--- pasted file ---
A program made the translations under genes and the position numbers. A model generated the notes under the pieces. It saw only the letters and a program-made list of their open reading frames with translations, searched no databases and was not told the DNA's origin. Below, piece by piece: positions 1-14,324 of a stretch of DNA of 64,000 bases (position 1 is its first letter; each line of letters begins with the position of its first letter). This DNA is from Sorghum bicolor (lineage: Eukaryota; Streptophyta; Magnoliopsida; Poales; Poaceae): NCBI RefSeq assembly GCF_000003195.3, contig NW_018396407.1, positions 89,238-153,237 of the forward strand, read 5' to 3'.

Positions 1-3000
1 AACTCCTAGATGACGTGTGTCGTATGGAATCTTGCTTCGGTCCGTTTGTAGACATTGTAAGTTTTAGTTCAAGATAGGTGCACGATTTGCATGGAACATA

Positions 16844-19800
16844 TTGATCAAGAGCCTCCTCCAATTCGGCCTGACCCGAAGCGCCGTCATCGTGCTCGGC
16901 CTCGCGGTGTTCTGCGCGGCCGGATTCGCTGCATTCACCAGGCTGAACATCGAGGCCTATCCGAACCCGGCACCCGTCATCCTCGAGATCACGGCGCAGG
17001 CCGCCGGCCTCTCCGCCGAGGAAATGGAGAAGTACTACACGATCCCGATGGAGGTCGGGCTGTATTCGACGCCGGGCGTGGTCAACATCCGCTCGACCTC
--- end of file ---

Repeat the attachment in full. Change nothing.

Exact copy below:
A program made the translations under genes and the position numbers. A model generated the notes under the pieces. It saw only the letters and a program-made list of their open reading frames with translations, searched no databases and was not told the DNA's origin. Below, piece by piece: positions 1-14,324 of a stretch of DNA of 64,000 bases (position 1 is its first letter; each line of letters begins with the position of its first letter). This DNA is from Sorghum bicolor (lineage: Eukaryota; Streptophyta; Magnoliopsida; Poales; Poaceae): NCBI RefSeq assembly GCF_000003195.3, contig NW_018396407.1, positions 89,238-153,237 of the forward strand, read 5' to 3'.

Positions 1-3000
1 AACTCCTAGATGACGTGTGTCGTATGGAATCTTGCTTCGGTCCGTTTGTAGACATTGTAAGTTTTAGTTCAAGATAGGTGCACGATTTGCATGGAACATA

Positions 16844-19800
16844 TTGATCAAGAGCCTCCTCCAATTCGGCCTGACCCGAAGCGCCGTCATCGTGCTCGGC
16901 CTCGCGGTGTTCTGCGCGGCCGGATTCGCTGCATTCACCAGGCTGAACATCGAGGCCTATCCGAACCCGGCACCCGTCATCCTCGAGATCACGGCGCAGG
17001 CCGCCGGCCTCTCCGCCGAGGAAATGGAGAAGTACTACACGATCCCGATGGAGGTCGGGCTGTATTCGACGCCGGGCGTGGTCAACATCCGCTCGACCTC